Hindustan Times, New Delhi
The court declined to quash the FIRs on the ground that it would be for the trial court to examine the content of the TV debate to ascertain whether his comments violated any law or not. (File Photo)
Criticism of the government, even in the strongest terms, must be protected from criminal prosecution under charges of hate speech or public mischief, ruled the Supreme Court on Monday, outlining the contours of hate speech and constitutionally–protected freedom of expression.
In a 128-page judgment, justices AM Khanwilkar and Sanjiv Khanna held that “disloyalty” to the government by law and comments was not an offence if it did not call for violence and public disorder.
The judges, who were hearing a petition by journalist Amish Devgan to quash FIRs over his controversial comments on Sufi seer Moinuddin Chishti, also underlined that “political speech relating to government policies requires greater protection for preservation and promotion of democracy” as freedom to express and speak is the most important condition for political democracy.
“Comment or criticism of the government action, in howsoever strong words, must be protected and cannot be a ground to take penal action unless the words written or spoken, etc have pernicious tendency or intention of creating public disorder,” said the bench, adding that law and policies are not democratic unless they have been made and subjected to democratic process including questioning and criticism.
“Dissent and criticism of the elected government’s policy, when puissant, deceptive or even false would be ethically wrong, but would not invite penal action…Government should be left out from adjudicating what is true or false, good or bad, valid or invalid as these aspects should be left for open discussion in the public domain,” held the court, pointing out that elected representatives in power have the right to respond and dispel suspicion.
The court maintained that without exciting the feelings that trigger public disorder by acts of violence, “political views and criticism cannot be made subject matter of penal action” because there is difference between ‘government established by law’ and ‘persons for the time being engaged in carrying on administration’.
“Disloyalty to the government by law and comments even in strong terms on the measures or acts of the government so as to ameliorate the condition of the people or to secure cancellation or alteration of those actions or measures by lawful means, without exciting of those feelings of enmity and disloyalty which imply excitement to public disorder or use of force, is not an offence,” asserted the bench.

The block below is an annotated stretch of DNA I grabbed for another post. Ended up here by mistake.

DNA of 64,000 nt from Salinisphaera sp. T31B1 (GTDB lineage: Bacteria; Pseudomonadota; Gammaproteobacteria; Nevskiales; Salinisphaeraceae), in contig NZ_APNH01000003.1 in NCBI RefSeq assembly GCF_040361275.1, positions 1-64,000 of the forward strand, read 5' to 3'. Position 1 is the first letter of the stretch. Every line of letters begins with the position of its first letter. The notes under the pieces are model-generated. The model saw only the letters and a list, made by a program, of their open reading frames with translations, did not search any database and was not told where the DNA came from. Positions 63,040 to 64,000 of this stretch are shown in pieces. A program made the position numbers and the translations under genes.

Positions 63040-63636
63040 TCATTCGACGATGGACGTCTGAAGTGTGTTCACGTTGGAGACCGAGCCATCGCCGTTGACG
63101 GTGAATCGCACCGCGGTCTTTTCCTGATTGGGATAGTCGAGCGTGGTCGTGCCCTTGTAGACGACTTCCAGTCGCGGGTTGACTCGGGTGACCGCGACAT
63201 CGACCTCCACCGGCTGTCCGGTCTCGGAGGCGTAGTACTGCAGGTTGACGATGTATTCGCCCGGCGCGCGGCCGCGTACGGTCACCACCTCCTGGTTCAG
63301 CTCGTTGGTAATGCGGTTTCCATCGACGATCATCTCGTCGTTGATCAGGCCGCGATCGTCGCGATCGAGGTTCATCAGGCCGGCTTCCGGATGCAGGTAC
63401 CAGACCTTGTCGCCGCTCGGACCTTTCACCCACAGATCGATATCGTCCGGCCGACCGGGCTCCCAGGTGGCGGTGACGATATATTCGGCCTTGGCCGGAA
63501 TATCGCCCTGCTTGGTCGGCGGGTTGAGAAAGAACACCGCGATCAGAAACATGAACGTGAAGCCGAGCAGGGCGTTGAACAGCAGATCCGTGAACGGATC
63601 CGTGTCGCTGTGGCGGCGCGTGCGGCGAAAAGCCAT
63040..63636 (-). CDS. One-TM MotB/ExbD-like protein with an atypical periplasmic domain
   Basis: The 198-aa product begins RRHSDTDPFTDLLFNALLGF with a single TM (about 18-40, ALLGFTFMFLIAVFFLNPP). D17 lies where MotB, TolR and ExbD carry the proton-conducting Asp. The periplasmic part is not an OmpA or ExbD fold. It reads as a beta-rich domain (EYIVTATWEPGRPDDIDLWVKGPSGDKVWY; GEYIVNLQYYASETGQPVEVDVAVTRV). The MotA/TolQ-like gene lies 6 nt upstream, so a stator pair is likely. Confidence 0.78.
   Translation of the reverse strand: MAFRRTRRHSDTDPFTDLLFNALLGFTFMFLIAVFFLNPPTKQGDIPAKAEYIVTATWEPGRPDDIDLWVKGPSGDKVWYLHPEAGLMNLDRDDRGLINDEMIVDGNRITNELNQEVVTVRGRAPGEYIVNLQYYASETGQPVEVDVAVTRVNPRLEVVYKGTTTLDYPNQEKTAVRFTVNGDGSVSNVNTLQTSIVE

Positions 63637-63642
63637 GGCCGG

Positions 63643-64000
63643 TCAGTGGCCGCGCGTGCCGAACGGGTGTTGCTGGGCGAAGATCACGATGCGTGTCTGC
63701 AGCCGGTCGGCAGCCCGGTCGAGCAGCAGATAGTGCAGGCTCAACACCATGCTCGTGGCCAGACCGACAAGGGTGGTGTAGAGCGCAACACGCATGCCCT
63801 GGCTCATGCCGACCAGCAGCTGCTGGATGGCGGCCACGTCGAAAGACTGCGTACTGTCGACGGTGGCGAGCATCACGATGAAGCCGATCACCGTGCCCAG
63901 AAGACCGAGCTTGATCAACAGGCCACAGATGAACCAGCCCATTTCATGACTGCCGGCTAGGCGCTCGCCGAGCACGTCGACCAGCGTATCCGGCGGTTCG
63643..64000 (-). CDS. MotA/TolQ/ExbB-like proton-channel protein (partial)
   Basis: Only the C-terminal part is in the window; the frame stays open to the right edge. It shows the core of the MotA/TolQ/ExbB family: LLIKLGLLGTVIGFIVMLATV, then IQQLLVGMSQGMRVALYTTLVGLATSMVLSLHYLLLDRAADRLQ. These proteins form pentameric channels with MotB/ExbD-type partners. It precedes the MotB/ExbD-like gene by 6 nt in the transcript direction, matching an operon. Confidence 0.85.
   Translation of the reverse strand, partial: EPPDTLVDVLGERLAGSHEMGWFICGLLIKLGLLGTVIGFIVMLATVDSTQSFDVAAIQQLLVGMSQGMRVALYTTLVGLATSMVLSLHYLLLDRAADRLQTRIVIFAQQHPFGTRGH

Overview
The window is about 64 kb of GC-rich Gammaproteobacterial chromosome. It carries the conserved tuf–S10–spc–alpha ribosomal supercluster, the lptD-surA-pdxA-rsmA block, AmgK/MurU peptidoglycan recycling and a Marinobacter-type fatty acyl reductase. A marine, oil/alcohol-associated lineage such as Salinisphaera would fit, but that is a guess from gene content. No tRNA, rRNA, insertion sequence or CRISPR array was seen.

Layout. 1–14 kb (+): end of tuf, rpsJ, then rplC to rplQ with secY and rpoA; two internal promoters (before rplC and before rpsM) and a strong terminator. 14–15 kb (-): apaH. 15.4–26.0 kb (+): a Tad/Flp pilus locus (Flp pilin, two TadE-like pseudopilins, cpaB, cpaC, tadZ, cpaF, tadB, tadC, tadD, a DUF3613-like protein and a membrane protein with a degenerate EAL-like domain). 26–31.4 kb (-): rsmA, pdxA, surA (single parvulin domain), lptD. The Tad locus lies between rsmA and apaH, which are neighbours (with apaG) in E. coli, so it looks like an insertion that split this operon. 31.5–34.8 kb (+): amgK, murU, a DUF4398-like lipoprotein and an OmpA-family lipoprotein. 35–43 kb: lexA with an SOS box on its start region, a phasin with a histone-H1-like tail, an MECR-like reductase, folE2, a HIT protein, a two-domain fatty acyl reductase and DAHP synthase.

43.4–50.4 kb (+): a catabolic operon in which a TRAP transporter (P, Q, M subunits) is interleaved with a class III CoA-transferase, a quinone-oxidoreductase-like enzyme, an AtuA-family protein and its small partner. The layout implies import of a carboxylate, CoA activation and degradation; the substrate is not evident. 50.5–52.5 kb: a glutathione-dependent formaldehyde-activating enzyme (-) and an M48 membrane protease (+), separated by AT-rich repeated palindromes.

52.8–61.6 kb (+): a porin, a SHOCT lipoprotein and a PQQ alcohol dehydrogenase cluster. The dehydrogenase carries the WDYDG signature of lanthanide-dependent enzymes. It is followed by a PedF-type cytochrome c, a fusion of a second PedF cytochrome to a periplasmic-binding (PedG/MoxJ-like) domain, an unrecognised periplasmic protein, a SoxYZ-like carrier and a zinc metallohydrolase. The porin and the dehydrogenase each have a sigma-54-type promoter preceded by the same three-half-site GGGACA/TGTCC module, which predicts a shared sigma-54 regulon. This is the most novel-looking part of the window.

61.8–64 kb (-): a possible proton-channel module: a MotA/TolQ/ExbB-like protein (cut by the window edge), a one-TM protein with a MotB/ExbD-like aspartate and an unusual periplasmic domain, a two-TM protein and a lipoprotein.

The court clarified that what would not be protected is an anti-democratic speech in general and political extremist speech in particular, which has no useful purpose, if and only when in the nature of incitement to violence that ‘creates’, or is ‘likely to create’ or ‘promotes’ or is ‘likely to promote’ public disorder.
During a television show on June 15, Devgan made objectionable comments against the seer held in high esteem by tens of thousands of devotees. The journalist tweeted his apology soon after the show, but multiple FIRs were registered against him across the country under laws related to hate speech and outraging religious feelings of a community.
The court declined to quash the FIRs on the ground that it would be for the trial court to examine the content of the TV debate to ascertain whether his comments violated any law or not. It, however, clubbed all the FIRs into one case to be tried at Ajmer in Rajasthan, and also protected Devgan from arrest till the completion of investigation on the condition that he will cooperate with the probe.
At the same time, the judgment, authored by Justice Khanna, extensively discussed the concept of hate speech, as it said that any attempt at dissemination of discrimination on the basis of race, religion, caste, creed or regional basis must be condemned.
Describing ‘tolerance’ as a great virtue, the court said, “Dignity of citizens of all castes, creed, religion and region is best protected by the fellow citizens belonging to non-targeted groups and even targeted groups. As stated earlier, in a polity committed to pluralism, hate speech cannot conceivably contribute in any legitimate way to democracy and, in fact, repudiates the right to equality. “